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Inquiry slams prosecution of Stevens corruption case by Justice Department
“The process resulting in today’s special prosecutor’s report deviated dramatically from those principles, and the result is a good man’s human errors have been miscast as intentional criminal misconduct,” Mr. Wainstein, a former U.S. attorney for the District of Columbia, said Thursday.
“We have written the attorney general to explain how far this process deviated from these principles, and to assure him and Joe Bottini’s Justice Department colleagues that, despite the mischaracterizations in today’s report, Joe is a man of honor and integrity who has devoted his entire career to serving these principles and the Department of Justice and its mission,” he said.
Mr. Bottini is among several named in the Schuelke investigation. The others are William M. Welch II, head of the Justice Department’s corruption-fighting Public Integrity Section; Brenda K. Morris, the Public Integrity Section’s principal deputy; and two lawyers from the section, Nicholas A. Marsh and Edward P. Sullivan. An assistant U.S. attorney in Alaska, James A. Goeke, also is named in the report.
During the trial, Bill Allen, the government’s key witness and a wealthy oil contractor, testified that another witness told him Stevens asked to be billed for the work on his home only to “cover” himself so the work would not appear to have been an improper gift. It turned out to be one of the more damaging moments of Allen’s testimony and helped undercut the defense’s contention that Stevens intended to pay for all of the renovations to his Girdwood, Alaska, home.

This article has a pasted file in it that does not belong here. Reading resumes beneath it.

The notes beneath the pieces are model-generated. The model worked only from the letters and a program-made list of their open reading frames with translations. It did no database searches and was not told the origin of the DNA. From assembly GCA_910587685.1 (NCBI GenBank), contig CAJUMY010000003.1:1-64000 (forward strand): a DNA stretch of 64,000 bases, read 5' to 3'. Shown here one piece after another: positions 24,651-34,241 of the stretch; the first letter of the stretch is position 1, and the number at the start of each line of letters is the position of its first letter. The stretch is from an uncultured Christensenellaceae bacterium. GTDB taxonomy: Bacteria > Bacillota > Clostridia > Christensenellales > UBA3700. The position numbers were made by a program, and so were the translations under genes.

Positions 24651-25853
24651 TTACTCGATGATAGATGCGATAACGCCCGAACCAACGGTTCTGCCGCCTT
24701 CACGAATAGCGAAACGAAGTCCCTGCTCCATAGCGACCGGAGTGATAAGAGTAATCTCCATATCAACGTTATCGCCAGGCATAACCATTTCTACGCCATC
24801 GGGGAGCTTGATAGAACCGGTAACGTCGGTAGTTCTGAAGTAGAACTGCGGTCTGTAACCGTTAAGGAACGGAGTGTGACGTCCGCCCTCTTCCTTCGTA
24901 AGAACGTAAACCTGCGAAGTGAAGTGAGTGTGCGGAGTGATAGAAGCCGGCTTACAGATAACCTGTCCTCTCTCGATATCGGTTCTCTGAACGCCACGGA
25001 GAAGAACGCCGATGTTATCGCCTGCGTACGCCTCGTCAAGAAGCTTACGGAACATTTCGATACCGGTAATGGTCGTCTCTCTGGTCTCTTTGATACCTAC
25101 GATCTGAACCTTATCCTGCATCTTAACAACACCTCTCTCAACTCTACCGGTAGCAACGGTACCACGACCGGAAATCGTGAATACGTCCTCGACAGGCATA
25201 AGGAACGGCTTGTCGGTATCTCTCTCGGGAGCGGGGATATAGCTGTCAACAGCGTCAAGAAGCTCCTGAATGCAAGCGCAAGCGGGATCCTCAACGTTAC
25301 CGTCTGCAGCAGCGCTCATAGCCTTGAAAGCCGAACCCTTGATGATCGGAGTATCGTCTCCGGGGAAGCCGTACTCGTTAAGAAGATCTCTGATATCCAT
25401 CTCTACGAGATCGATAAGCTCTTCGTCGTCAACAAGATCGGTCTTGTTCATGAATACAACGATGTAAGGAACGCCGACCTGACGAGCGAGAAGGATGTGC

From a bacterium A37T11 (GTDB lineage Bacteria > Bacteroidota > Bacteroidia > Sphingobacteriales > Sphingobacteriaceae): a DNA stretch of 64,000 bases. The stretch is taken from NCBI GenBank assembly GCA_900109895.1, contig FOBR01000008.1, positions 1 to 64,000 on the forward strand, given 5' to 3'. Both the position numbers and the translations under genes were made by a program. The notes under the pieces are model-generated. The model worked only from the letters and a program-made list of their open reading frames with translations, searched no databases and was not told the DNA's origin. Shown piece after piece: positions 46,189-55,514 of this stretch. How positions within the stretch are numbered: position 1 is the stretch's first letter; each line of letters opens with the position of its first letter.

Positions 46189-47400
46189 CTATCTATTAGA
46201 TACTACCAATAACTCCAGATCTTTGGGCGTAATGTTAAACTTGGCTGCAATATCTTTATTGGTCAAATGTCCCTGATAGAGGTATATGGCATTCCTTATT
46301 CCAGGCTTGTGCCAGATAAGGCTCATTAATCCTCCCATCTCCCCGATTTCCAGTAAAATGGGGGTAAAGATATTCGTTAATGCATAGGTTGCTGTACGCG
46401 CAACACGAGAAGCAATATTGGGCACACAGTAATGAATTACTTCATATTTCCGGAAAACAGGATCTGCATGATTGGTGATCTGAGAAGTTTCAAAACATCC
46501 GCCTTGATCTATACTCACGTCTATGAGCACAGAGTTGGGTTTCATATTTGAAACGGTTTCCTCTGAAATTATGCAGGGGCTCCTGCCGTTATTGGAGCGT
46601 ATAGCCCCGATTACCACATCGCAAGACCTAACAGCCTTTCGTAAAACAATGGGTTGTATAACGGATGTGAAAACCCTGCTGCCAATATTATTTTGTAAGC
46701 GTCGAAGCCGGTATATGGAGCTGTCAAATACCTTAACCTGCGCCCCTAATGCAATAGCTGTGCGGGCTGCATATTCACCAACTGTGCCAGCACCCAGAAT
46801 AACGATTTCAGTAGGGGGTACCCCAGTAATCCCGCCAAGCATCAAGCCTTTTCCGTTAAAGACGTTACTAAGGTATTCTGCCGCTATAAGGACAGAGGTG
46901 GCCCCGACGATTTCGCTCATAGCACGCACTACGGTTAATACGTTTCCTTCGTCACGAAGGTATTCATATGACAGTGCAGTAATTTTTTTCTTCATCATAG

But the new prosecution team found notes from the original team indicating that Allen, when first interviewed, had no recollection of such a conversation with the other witness.
The Schuelke report does not recommend that any criminal charges be brought, but blames prosecutors for intentionally withholding and concealing evidence.
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About the Author
Jerry Seper is the investigative editor for The Washington Times.
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